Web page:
There’s a full range of advice out there about trying to get pregnant—from proven medical research to old wives’ tales someone you know absolutely swears by.
Michelle Monson, MD, OB-GYN at Fairview Clinics – Elk River and Fairview Clinics – Maple Grove, helps us distinguish fact from fiction.
Countless factors can affect a woman’s pregnancy and her ability to become pregnant. Seeing your doctor before trying to conceive can help identify which ones can impact you—and what to do about it.
“A woman’s preconception check up with her doctor allows her to make changes that increase her chances of having a healthy pregnancy,” says Dr. Monson.
“Medications and supplements are reviewed, and medical conditions should be optimized. For example, women with diabetes should make sure their blood sugars are well controlled.”
Dr. Monson says women should take care to avoid infections and make sure their vaccinations are up to date. Given current concerns about Zika virus, women should also talk with their doctor about her and her partner’s recent and future travel plans.
A balanced diet and regular exercise isn’t just good for you, it’s good for a future baby.
“Certain lifestyle and health habits can affect fertility,” says Dr. Monson. “Conception rates are increased when a healthy weight is achieved.”
In addition to avoiding alcohol and tobacco, Dr. Monson also recommends folic acid supplements for all women of childbearing age, even when they are not planning to become pregnant.
Your partner’s activities are also important. Men should avoid activities that increase testicular heat—hot tubs, saunas, and biking—as these can impact his fertility. A healthy lifestyle for both partners has long-lasting effects.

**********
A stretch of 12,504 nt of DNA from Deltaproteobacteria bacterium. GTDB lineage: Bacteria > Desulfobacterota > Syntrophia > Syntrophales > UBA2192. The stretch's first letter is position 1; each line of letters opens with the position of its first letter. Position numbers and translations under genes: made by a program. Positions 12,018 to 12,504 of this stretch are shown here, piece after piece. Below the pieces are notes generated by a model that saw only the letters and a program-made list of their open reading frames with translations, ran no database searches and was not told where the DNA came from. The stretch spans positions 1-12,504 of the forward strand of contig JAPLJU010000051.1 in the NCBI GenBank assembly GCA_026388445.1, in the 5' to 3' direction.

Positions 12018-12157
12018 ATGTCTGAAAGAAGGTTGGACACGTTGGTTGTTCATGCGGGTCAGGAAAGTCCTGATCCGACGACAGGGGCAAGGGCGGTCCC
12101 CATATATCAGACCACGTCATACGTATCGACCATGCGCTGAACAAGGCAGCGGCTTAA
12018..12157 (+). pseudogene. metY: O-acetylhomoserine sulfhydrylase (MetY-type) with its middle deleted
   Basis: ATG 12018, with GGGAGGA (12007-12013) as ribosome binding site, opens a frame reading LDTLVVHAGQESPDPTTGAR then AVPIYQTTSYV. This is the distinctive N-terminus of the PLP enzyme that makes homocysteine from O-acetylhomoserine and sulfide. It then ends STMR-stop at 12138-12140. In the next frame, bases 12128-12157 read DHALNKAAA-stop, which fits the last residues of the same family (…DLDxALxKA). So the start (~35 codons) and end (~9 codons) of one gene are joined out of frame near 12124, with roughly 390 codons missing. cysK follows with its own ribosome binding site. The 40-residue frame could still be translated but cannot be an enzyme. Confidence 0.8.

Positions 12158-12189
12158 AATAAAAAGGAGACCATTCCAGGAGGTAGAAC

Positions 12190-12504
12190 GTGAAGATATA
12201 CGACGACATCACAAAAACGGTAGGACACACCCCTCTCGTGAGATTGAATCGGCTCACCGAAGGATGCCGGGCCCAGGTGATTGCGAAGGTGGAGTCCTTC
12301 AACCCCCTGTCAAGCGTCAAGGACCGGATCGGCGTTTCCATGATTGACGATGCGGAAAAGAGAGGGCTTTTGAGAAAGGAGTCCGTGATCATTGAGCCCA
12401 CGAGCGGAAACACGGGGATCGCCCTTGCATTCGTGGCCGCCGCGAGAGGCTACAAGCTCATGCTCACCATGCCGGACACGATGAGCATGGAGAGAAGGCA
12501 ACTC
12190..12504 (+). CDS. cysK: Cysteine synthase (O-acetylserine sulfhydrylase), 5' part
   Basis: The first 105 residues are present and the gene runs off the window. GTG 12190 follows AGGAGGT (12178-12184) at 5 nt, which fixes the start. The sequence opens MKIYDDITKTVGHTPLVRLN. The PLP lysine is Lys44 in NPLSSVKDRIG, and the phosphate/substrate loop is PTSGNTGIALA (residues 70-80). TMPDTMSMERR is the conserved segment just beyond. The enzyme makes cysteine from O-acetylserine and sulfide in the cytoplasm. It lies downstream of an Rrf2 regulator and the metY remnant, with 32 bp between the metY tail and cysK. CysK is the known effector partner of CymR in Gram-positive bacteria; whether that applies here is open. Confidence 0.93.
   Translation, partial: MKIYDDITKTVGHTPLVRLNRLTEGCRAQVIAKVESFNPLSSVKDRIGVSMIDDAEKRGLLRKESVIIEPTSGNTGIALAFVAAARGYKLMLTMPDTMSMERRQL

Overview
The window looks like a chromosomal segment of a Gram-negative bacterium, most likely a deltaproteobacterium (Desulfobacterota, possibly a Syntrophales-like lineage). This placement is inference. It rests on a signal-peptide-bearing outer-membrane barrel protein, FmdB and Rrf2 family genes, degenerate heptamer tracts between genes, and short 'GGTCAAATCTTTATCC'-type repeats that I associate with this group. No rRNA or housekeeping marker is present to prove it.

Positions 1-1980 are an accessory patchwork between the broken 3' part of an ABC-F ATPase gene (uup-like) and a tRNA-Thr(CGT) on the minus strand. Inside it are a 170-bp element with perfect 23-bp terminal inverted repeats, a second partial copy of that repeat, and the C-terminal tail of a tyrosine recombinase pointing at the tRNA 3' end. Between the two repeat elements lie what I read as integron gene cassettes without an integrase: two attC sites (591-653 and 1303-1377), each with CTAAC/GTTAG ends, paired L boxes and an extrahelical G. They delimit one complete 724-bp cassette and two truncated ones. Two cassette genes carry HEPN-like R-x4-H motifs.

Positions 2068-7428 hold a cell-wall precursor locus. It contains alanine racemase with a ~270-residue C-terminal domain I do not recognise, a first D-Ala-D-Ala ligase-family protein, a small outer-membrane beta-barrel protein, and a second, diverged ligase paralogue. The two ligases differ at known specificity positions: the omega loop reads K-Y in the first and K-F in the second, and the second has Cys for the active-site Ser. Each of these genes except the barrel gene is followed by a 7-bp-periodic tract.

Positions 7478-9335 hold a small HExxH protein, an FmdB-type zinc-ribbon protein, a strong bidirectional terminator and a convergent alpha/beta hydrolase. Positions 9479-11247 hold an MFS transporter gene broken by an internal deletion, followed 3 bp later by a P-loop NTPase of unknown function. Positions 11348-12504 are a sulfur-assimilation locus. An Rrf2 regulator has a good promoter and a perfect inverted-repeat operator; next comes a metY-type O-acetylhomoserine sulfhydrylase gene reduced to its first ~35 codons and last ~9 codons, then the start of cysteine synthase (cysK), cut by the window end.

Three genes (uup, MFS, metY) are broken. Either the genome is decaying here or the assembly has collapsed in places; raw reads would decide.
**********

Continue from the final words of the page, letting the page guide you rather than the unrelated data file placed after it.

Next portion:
“Being healthy is not only important to optimize health for you and your partner,” says Dr. Monson. “It will also help your baby be healthier at birth and for the rest of his or her life.”
When trying to get pregnant, not all days are created equal.
The days in your cycle where conception is most probable are on the day of ovulation and the day or two before ovulation. When is that for you?
“Ovulation typically occurs 14 days before the first day of the period in a 28 day cycle, or day 21 of a 35 day cycle,” says Dr. Monson. “Women can attempt to predict the time of ovulation by keeping a menstrual calendar, tracking changes in cervical mucous or by using an ovulation predictor kit.”
For couples trying to get pregnant, Dr. Monson recommends regular intercourse two to three times per week, beginning soon after menses stops. She also notes that, while most women get pregnant within six months of trying, it can take up to a year.
While she’s heard all sorts of wisdom about pregnancy that isn’t true, Dr. Monson wants to put one particular old wives’ tale to bed.
“Some women will try certain foods or other tactics to predetermine the baby’s gender,” says Dr. Monson. “Eating chocolate around the time of conception, for example, will not guarantee you will have a baby girl.”